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Publication numberUS4323159 A
Publication typeGrant
Application numberUS 06/089,363
Publication dateApr 6, 1982
Filing dateOct 30, 1979
Priority dateOct 31, 1978
Publication number06089363, 089363, US 4323159 A, US 4323159A, US-A-4323159, US4323159 A, US4323159A
InventorsPeter Wolf
Original AssigneeGunson S.A. (Proprietary) Limited
Export CitationBiBTeX, EndNote, RefMan
External Links: USPTO, USPTO Assignment, Espacenet
Monitoring light sensitive electronic components
US 4323159 A
Abstract
This invention relates to apparatus for continuously monitoring a light sensitive electronic component, forming part of a device for detecting light pulses of a specified character, the apparatus comprising a light source directing light through fiber optics at the component, the source being pulsed by a pulse generator which also sets an alarm monitor connected to operate a switch having its input taken to the component, the switch output being connected to a voltage sensor for resetting the alarm monitor if a signal received from the switch is above a predetermined minimum, the alarm monitor being adapted to activate an alarm if not reset.
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Claims(12)
What I claim as new and desire to secure by Letters Patent Document is:
1. Apparatus for monitoring a light sensitive electronic detector component used with a device for detecting light pulses of a specified character comprising:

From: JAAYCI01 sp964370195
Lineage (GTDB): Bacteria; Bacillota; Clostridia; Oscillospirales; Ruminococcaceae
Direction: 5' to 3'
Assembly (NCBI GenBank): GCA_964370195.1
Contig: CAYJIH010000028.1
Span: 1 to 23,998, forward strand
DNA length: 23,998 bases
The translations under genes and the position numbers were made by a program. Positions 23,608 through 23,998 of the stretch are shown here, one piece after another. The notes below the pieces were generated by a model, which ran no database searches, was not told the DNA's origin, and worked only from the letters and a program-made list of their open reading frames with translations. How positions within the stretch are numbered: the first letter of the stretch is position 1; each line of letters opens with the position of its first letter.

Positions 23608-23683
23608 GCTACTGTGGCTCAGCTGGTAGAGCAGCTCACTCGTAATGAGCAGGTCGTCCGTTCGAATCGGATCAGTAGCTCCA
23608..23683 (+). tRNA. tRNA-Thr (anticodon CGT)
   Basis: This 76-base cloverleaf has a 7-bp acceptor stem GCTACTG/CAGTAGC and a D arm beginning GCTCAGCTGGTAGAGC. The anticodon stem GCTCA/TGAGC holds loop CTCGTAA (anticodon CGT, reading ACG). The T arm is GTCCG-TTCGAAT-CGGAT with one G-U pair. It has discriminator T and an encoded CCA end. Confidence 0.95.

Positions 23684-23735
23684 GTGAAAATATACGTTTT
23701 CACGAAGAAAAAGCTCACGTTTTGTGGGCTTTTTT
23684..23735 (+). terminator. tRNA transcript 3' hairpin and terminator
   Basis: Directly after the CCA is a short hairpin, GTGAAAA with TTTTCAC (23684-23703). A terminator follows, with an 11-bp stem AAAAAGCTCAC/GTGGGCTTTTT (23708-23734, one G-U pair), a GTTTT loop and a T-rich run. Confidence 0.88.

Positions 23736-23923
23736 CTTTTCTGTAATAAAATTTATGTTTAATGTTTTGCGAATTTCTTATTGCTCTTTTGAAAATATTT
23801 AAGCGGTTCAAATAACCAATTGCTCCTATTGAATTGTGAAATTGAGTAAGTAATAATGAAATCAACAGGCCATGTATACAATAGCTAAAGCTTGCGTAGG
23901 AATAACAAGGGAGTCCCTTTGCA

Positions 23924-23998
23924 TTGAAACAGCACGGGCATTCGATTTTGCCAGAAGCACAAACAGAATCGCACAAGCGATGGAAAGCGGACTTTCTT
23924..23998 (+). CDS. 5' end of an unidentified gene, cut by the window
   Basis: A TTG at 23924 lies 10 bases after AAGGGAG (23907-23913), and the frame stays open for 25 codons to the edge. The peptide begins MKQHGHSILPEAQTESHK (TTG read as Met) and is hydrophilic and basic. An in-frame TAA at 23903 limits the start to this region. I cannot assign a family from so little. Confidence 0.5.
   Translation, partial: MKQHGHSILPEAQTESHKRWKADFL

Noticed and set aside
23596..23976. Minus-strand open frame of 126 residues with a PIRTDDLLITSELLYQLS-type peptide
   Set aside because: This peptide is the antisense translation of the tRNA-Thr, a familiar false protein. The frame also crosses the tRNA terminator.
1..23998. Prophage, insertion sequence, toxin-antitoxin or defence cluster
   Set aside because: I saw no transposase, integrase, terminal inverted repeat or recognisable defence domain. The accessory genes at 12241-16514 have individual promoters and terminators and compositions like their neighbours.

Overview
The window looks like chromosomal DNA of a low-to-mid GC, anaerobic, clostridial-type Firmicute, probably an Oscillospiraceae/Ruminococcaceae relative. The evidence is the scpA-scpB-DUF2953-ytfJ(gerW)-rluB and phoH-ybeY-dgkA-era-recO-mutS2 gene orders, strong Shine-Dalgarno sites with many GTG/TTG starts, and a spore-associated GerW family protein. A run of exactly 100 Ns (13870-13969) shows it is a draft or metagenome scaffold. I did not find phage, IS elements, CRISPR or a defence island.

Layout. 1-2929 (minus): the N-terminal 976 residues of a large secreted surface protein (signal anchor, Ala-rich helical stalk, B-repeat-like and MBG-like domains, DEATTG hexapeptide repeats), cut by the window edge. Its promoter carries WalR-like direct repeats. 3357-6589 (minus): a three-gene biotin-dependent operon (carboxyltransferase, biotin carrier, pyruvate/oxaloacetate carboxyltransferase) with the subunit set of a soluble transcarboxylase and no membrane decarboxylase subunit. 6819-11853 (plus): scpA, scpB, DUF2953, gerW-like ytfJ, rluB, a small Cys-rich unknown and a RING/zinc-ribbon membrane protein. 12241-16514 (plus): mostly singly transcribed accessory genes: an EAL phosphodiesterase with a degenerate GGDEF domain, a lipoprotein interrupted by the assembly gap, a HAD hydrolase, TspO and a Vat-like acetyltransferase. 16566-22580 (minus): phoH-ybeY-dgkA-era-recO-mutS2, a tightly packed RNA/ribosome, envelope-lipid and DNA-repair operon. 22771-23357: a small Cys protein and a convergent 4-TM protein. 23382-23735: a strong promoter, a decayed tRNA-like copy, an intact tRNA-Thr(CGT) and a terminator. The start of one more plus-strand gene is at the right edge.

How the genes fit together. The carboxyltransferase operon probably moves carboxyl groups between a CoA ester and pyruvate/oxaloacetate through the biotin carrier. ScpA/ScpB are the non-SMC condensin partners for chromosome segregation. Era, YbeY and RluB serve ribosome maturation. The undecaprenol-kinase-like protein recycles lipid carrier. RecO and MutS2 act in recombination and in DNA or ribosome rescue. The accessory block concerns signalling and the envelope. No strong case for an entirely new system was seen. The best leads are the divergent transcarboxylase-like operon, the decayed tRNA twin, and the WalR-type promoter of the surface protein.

a light source having means adapted to direct light at a light sensitive electronic detector component, the source being operatively connected to a pulse generator which is also connected to set an alarm monitor and to operate a switch which has its input connected to the detector component and its output connected to a voltage sensitive device for resetting the alarm monitor if a signal received from the switch is above a predetermined minimum voltage and the alarm monitor being adapted to activate an attention drawing device if not reset.
2. Apparatus as claimed in claim 1 in which the alarm monitor is adapted to activate a stopping device for stopping ancilliary equipment associated with said device, if the monitor is not reset.
3. Apparatus as claimed in claim 1 in which the means adapted to direct light is a fiber optics pathway.
4. Apparatus as claimed in claim 1 in which the light sensitive component is used in apparatus for the sorting of seeds.